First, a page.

Valentina Zanella works in Vincenza, Italy as a wine industry event planner. In this role, she organizes high-end wine events for top sommeliers and journalists from around the world. You can follow Valentina on facebook or on instagram.
3, 4, 5, 7, 10.5. No, I’m not losing it... I’m counting years; the years that those amazing bubblies spend on their lees. And no, I’m not talking about Champagne, even though those wines are every bit as good.
It was a beautiful Saturday morning in early November when my friends and I reached this small winery atop the Vicenza hills—in Northern Italy. I had waited quite a long time for this visit. Every wine lover I spoke with, or at least those who knew of it, were telling me that “Opificio del Pinot Nero” (“Opificio” translates in English to “Workshop”) is one of the local wine scene’s highly treasured, hidden gems.
When we got there, Marco Buvoli—owner and winemaker—welcomed us with a kind smile. Accompanied by his two beautiful dogs, he immediately began showing us around. In front of us, with the sun on the horizon, we had a spectacular view of the gentle slopes with the city spreading out at the foot of the hills.
As we walked, Marco began telling us the story of his “creative workshop”, as he loves to call his winery, and his undeniable passion for Burgundy wines—Pinot Noir being his first and biggest love. It’s a story that dates back to 1997, when one night, sipping an old Champagne Blanc de Noir, he understood that the time had come for him to start his own production of sparkling wines. Pinot Noirs... of course.
But Vicenza is not Burgundy or Champagne and the choice of growing Pinot Noir in this area was not a sure bet.
Marco went on to explain, “My choice was, to be sure, the result of the beginner’s recklessness. I had been visiting wineries for years and thought I’d picked up all the tips and tricks for making a great Pinot Noir. But then I had to face the truth. The soils and climate of this area are so different from Burgundy that everything I thought I knew was barely of any use. And there wasn’t anyone else growing Pinot Noir around here, so I couldn’t even compare my experience with others. My only option was to try, make mistakes, learn from those mistakes and figure out how to tame these wonderful grapes.”
“So,” I asked, “what are your challenges and what gives you the most satisfaction?”
“I love being in the vineyards,” he responded, “especially during winter. That’s the time when you actually start building for your next vintage, but the greatest pleasure for me is in the cellar creating the cuvee for my traditional method, or blending the wines from different barrels to make a unique expression of my Pinot Noir and tasting samples of the micro-vinifications to understand how the wines will develop.”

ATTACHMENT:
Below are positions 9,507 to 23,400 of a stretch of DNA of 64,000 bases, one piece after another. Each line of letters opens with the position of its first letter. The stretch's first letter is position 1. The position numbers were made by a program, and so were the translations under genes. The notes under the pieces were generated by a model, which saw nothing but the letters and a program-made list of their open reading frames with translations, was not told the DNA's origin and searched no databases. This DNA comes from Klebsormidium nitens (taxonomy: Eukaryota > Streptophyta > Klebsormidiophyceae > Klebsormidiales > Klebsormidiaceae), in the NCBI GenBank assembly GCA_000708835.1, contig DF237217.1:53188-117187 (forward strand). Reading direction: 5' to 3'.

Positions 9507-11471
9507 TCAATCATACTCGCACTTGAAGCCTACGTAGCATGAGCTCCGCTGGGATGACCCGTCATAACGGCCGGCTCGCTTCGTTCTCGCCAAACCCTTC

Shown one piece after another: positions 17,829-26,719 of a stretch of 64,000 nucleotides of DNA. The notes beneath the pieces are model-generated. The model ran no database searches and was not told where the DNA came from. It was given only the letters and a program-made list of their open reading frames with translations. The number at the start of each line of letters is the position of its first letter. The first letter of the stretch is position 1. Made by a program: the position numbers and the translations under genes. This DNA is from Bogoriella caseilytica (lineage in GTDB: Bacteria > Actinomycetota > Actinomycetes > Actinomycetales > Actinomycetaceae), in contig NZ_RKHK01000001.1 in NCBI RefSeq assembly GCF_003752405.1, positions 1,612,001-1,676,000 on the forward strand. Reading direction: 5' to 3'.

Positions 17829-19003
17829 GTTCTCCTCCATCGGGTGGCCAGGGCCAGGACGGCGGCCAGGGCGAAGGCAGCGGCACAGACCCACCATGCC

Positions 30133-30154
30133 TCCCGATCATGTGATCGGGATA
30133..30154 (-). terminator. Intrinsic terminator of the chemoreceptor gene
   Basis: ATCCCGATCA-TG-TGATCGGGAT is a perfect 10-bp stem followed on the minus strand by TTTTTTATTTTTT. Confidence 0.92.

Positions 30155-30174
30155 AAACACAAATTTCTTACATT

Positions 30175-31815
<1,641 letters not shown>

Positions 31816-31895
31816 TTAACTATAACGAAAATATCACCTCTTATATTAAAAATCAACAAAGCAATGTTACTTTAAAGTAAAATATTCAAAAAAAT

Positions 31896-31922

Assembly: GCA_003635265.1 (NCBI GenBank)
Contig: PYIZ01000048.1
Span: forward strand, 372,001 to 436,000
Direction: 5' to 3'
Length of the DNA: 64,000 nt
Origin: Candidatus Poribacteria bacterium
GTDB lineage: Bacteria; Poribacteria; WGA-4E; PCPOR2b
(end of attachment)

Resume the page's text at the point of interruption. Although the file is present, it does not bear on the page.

“The most challenging moment?” He thought for a moment before saying, “Managing the harvest. The vineyards are quite far, so organizing the people and all the necessary equipment at the perfect harvest moment is quite stressful.”
Then it was time for the most serious business… tasting the wine!
When we enter the room, bottles surrounded us. Burgundy. Burgundy everywhere! Chablis, Pouligny-Montrachet, Chassagne-Montrachet, Mersault. Meo Camuzet, Domaine Leroy, Clos de Tart, Dugat-Py… I began to understand. I could see what was moving him… his passion.
And when we start tasting the wines… oh boy! There it was... his love in a bottle.
The wines were all named with numerical references that indicated how long they had been on their lees before degorgement.
Tre (Three) Rosè was the first wine we tasted and probably the one I loved the most—along with its older brother, Sette (Seven). A dry wine with fresh red fruits, spices, herbs and a racy acidity that just made us want more and more. I’m not not always a big fan of rosè, but this one got my complete attention.
The tasting lasted for over three hours. I won’t bother you with the details of each wine, but if there was one other that deserved a shout out, it was the Cinque (Five) Pas Dosé. It was incredibly sharp, with perfect balance and strong character. I tasted bread crust, custard, nuts and tertiary notes of mushrooms and the forest floor. As Marco pointed out, “it’s humble, but very self confident”.
One final wine of note was the single-varietal Pinot Noir, in its purest expression. The 2015 vintage is still a child, but will be able to grow older in the bottle for at least the next 10 years. It was vinified in the Burgundian fashion through barrel fermentation and aging to enhance the typical spice and red fruits aromas of the grape. It is full bodied and concentrated, with elegant and ripe tannins. The wine rested 18 months in bottle before release to allow the fruit and spice notes to further develop, which resulted in black fruits, violet, pepper and cloves. The younger brother, the 2016 vintage, is about to be released and I can’t wait to taste them vertically.
Before leaving, I asked Marco one last question. “If your wines were a feeling, or an emotion, what would that be?”
“Music has always been another passion of mine,” he offered, “ and I can compare my wines to songs I know. Some of my sparklers are definitely rock, pretty much like a Led Zeppelin’s Jimmy Page solo, with its ‘gritty’ sound that compels you to keep listening. Others are more polite and jazzy. But that’s me. Sometimes I’m rock and sometimes I need a little poetry in my life.”